Northampton Borough Council should call on government to 'reverse' loan interest increase

The government should be petitioned to reverse its decision to increase interest rates for an organisation which loans local councils money.

Monday, 28th October 2019, 8:21 pm
Northampton Borough Council has previously loaned money from the Public Works Loan Board

That’s the call being made by Labour councillors in Northampton, who have noted ‘with dismay’ the increase in interest for loans from the Public Works Loan Board. Earlier this month it was announced that the interest rate would increase from 1.8 per cent to 2.8 per cent.

The rise has sent shockwaves through local government finance across the country. Northampton Borough Council has used its access to the PWLB for some major projects in the town, including lending the University of Northampton a sum of £46million to develop the new Waterside Campus.

However, critics have said that the low interest rates have also allowed local authorities to play the property market.

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In a letter to local councils, the treasury said that ‘some local authorities have substantially increased their use of the PWLB in recent months, as the cost of borrowing has fallen to record lows’.

But a spokesperson for the Local Government Association (LGA) said: “It presents a real risk that capital schemes, including vital council house building projects, will cease to be affordable and may have to be cancelled as a result.”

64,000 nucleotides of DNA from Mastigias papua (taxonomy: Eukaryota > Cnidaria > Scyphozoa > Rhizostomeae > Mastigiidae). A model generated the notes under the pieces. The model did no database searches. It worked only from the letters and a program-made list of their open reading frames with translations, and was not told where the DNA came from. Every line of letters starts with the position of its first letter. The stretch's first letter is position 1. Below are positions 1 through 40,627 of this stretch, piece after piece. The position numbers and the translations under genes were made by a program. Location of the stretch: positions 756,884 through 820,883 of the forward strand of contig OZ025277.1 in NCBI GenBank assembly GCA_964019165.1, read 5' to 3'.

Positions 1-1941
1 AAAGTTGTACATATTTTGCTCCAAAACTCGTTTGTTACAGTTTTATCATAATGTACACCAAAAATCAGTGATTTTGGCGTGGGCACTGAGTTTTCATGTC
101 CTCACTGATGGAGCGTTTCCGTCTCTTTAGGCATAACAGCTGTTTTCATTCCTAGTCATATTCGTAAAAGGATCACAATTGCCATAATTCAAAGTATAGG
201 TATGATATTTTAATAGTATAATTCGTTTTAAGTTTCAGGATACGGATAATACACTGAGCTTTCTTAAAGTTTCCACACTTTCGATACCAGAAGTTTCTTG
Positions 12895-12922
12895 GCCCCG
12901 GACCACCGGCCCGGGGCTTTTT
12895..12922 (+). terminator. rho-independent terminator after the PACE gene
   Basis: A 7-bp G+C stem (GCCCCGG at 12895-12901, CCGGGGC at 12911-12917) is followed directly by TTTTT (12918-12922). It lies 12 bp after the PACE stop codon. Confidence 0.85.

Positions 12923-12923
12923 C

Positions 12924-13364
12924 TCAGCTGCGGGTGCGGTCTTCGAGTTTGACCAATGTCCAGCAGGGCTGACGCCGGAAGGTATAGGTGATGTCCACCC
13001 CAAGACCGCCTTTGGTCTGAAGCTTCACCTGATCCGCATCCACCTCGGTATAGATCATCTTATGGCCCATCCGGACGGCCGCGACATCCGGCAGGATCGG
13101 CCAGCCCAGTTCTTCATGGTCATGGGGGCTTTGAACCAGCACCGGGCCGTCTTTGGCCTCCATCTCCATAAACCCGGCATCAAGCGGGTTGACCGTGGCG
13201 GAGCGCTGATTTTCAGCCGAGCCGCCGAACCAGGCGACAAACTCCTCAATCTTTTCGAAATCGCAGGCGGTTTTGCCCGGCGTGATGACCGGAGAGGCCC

And Labour councillors in Northampton want the borough council to try and persuade the government to reverse its stance alongside the LGA.

A motion submitted by Councillor Les Marriott, and seconded by Labour leader Danielle Stone, will be debated at next Monday’s (November 4) full council meeting.

It states: “This council notes with dismay the recent one per cent increase in interest for loans from the Public Works Loan Board. This comes at a time when all councils, including NBC, were looking to increase their building of social housing in order to address the housing crisis.

“The one per cent increases the risks attached to regeneration and development and creates the need for revision of existing plans and business cases. We note this has led to, for example, a delay in borrowing for the Berkley House rebuild.

“We therefore call on the council to join with the LGA to make representation to the government to have this decision reversed.”